For all their talk of peace and order, the Empire in Rogue One functions in many ways as the architect of its own destruction. Its system is a prime example of the inherent flaw in authoritarian rule: submission is only ever a temporary solution. Sooner or later the people will break and fight back. No matter how many times the fight is suppressed the government will never earn their respect, and eventually will face its own downfall. Meanwhile a leader who earns their followers' respect (note how much more committed the Rebels are) is more likely to succeed.
Tarkin believes in control through force, as does Krennic, but far from a successful system of government the Empire is made up of different people struggling for power. Tarkin immediately uses his political influence to take over command of the Death Star and shows complete disregard towards Krennic. He even goes on to indirectly murder Krennic (along with probably thousands of other Imperial personnel) by firing the Death Star's laser at the Imperial base on Scarif. Tarkin's ambitions even overshadow his own loyalty to Darth Vader (who is more interested in completing the station than dealing with the infighting of his subordinates).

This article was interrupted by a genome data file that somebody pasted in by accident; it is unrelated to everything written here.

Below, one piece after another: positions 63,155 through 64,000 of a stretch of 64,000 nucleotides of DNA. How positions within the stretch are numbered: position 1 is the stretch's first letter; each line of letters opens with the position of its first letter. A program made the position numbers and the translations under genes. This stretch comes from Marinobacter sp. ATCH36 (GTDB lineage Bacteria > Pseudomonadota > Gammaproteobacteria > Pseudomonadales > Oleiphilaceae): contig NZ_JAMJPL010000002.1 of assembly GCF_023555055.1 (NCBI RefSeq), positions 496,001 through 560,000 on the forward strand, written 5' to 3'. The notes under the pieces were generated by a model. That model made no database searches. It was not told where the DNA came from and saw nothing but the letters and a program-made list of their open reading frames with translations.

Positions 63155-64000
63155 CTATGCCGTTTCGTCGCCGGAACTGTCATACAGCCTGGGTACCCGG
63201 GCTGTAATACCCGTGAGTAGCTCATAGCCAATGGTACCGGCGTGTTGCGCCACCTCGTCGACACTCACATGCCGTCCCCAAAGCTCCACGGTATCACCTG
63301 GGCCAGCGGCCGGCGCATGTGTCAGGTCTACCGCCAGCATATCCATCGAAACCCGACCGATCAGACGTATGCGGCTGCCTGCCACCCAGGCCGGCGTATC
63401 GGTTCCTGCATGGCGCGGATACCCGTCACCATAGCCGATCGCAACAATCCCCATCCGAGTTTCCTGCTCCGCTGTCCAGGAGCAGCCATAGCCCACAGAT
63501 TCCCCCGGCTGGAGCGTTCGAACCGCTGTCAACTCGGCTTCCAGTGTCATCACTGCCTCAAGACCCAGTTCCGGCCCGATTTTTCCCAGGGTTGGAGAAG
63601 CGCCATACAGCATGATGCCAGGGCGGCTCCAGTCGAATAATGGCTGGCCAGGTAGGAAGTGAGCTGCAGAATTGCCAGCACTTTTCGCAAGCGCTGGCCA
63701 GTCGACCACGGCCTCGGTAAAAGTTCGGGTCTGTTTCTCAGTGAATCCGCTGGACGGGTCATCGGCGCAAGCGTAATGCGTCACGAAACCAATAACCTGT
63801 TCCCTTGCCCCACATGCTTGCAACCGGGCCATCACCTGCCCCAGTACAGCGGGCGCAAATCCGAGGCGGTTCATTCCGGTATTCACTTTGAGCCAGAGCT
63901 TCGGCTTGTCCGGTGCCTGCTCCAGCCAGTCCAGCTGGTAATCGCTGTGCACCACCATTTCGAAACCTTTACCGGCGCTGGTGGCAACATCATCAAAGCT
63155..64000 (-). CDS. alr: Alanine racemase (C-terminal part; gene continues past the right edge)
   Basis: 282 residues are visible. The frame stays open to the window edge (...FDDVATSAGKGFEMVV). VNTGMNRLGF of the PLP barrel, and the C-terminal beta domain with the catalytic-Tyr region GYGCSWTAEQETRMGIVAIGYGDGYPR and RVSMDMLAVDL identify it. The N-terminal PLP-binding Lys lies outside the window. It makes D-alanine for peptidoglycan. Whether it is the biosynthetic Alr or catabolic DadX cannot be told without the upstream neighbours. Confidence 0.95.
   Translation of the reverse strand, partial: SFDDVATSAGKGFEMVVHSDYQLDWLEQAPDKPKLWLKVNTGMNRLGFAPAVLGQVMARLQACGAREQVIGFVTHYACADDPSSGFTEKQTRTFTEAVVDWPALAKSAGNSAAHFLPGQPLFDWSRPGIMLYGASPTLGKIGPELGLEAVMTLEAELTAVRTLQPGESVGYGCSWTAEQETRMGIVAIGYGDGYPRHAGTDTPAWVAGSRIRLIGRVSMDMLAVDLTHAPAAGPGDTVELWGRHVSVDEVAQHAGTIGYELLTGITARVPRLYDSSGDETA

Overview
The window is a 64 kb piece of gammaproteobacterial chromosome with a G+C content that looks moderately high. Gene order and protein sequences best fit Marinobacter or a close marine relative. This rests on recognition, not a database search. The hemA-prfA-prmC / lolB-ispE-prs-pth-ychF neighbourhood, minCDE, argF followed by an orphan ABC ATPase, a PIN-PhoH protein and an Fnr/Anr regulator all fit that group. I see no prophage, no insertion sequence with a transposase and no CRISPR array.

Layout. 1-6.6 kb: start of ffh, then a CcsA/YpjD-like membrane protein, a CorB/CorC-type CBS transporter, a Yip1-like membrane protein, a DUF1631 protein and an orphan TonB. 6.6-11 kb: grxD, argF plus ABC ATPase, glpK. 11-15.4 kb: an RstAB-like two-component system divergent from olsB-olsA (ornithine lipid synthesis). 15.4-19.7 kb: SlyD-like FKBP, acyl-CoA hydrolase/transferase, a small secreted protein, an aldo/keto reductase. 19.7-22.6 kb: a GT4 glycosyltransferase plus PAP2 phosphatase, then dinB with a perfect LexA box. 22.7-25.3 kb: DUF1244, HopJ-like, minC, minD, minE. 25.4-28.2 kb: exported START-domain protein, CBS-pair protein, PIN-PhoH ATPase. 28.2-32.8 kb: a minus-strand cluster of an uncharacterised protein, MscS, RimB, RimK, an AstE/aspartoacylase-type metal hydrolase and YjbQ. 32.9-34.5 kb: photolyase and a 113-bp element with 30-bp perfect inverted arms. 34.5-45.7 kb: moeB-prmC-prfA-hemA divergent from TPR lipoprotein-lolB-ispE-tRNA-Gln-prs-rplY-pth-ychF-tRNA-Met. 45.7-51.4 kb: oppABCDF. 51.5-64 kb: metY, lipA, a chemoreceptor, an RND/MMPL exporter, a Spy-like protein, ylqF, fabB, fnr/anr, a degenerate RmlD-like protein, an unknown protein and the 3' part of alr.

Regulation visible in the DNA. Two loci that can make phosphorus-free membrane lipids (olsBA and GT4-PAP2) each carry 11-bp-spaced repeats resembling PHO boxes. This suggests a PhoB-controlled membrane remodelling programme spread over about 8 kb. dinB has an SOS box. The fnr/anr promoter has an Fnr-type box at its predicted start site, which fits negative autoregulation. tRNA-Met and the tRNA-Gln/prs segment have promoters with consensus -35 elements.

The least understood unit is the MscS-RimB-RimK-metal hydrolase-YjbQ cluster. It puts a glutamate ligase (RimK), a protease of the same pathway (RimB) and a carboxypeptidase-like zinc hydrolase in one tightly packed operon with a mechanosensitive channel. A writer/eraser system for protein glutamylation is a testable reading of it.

Ironically, this action will have dire consequences- had he not fired so quickly Krennic might have had time to report the Death Star's sabotage. Krennic also destroyed the archives containing the Death Star plans leaving the Alliance as the only ones with access. This move keeps the Empire from learning right away of Galen Erso's sabotage and indirectly allows the Rebels to find and exploit the weakness, leading to the Death Star's destruction and Tarkin's own death.